Is Nigeria ready to deal with the Coronavirus if it should suddenly invade us? What do you think?

🇨🇭 Claudio Schwarz | @purzlbaum | https://unsplash.com/@purzlbaum

What I think:

I have advice for us today. Admonishments for our leadership.

• Prepare your soldiers for battle: Now is not the time to favour one cadre over the other, this is war! On the battlefield, nobody cares if you are a Lieutenant or a General, we are all fighting to save lives.

When the war is over, we may now return to our primitive ways of doing things in the aspects of hierarchy, who has spent more years in school studying, who should be paid this or paid that.

This pandemic should teach us all lessons – the world and developing countries, Nigeria in particular, that we must pay ‘closest’ attention to the things that matter. God has been so good to us, He showed us great mercy. Come to think of it; if the virus had suddenly hit us! In our primitive state, not giving us enough time to start building emergency isolation centres, gathering relief funds and materials, what do you think our story would look like? Well, you can imagine.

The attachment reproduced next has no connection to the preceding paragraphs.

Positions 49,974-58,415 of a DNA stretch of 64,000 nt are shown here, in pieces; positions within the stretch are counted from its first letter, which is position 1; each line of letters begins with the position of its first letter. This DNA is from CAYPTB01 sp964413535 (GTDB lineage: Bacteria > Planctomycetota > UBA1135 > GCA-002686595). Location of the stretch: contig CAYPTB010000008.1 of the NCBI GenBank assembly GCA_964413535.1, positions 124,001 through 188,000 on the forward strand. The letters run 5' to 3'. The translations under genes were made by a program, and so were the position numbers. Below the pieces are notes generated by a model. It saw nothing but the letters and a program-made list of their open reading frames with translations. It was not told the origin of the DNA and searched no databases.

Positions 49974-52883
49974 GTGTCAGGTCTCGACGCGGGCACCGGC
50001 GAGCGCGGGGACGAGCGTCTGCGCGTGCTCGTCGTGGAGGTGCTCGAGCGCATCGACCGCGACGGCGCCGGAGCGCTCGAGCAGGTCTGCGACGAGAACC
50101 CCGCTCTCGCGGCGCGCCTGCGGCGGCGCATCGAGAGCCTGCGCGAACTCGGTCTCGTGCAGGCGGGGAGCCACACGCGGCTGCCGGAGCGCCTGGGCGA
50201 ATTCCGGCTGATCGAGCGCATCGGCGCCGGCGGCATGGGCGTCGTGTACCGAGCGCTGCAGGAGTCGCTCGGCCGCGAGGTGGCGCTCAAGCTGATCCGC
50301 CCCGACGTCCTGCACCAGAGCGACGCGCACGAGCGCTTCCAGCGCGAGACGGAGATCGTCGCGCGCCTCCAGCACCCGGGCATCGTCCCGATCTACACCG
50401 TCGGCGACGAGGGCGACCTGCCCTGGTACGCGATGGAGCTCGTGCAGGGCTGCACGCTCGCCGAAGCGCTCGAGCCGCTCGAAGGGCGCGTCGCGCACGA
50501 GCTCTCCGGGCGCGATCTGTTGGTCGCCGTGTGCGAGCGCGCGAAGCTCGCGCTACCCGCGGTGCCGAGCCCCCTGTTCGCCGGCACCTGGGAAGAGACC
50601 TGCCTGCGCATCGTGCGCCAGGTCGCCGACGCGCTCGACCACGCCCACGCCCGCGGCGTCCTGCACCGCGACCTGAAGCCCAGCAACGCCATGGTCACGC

How do you prepare these soldiers? Make them happy. If the pandemic should hit us hard, really hard, many will certainly die, from both camps, civilians and non-civilians, no one is exempted.

So, make the fighters happy, compensate them, the leaders who wallow in unimaginable opulence should take into consideration the soldiers fighting, besides, this virus seems to have more affinity for those who can afford to pay for flight tickets.

Prepare your facilities: We have refused for a long time to pay attention to our health facilities, now see where we are, a country as rich and as big as Nigeria does not have enough mechanical ventilators.

We are aware of the problem of inadequate PPE’s, it seems to be or is worldwide, due to the sudden surge in demand, even toilet paper is now a scarce item in many countries (some stores limit the number of rolls a buyer can purchase. The rise of the toilet roll).

But ours should not be like that, we are better positioned to be on the defensive since the pandemic has not attacked us unawares.

Make Use of Big Data: Complex and sophisticated, yet data plays a very important part in the fight against this pandemic. “How does it?” You may ask, well, one vital aspect is in contact tracing.

This One-size-fits-all approach needs adjustments: I read an article late last month, and it had in it so much sense, in summary, the article tried to open our eyes to the defects present in this method of preventing the spread of the pandemic – social distancing.